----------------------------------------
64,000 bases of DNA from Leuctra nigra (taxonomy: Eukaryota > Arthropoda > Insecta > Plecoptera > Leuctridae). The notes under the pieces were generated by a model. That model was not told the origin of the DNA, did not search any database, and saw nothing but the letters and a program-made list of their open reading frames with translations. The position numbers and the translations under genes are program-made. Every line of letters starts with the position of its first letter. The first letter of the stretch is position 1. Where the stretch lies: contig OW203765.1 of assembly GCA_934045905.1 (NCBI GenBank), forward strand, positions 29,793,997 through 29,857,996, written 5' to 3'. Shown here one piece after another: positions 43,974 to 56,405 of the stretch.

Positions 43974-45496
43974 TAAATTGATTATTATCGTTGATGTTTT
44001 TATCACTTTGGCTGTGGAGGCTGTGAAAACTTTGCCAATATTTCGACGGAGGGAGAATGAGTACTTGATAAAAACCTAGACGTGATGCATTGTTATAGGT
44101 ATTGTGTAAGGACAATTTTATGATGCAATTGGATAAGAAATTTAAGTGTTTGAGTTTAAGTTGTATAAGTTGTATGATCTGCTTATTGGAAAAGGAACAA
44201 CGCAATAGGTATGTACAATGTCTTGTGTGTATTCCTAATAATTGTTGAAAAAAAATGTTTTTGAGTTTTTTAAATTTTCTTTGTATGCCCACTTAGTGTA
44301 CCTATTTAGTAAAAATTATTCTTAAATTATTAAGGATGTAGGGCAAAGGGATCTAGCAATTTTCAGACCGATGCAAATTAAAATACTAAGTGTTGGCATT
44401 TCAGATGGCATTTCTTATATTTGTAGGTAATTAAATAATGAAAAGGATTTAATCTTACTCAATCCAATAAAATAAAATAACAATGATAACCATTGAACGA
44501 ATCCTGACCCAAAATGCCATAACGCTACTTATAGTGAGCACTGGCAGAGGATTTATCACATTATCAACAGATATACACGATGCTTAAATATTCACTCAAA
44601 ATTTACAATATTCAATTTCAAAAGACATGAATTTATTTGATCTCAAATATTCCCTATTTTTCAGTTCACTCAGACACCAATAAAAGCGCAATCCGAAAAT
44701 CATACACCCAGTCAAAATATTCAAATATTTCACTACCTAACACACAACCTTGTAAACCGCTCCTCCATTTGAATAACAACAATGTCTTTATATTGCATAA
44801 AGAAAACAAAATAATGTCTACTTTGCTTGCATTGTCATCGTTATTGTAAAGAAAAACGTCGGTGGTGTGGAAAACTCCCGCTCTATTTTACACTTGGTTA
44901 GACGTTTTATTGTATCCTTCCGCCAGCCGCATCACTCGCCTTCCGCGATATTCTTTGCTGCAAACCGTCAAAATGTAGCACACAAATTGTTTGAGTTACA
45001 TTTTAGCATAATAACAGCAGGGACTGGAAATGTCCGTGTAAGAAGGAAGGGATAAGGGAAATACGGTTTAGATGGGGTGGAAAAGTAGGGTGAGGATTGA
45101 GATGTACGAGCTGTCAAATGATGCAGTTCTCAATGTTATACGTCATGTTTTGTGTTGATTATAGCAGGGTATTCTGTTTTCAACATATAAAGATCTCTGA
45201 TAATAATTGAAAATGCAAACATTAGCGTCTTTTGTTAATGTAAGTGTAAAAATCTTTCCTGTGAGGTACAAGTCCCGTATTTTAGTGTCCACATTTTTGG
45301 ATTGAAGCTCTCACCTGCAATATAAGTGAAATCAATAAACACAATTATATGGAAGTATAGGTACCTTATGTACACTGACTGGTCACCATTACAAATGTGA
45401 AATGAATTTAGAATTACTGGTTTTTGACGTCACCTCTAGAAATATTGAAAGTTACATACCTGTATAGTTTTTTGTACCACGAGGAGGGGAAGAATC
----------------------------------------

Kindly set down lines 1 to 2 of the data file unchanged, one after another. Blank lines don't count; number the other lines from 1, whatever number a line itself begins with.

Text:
64,000 bases of DNA from Leuctra nigra (taxonomy: Eukaryota > Arthropoda > Insecta > Plecoptera > Leuctridae). The notes under the pieces were generated by a model. That model was not told the origin of the DNA, did not search any database, and saw nothing but the letters and a program-made list of their open reading frames with translations. The position numbers and the translations under genes are program-made. Every line of letters starts with the position of its first letter. The first letter of the stretch is position 1. Where the stretch lies: contig OW203765.1 of assembly GCA_934045905.1 (NCBI GenBank), forward strand, positions 29,793,997 through 29,857,996, written 5' to 3'. Shown here one piece after another: positions 43,974 to 56,405 of the stretch.

Positions 43974-45496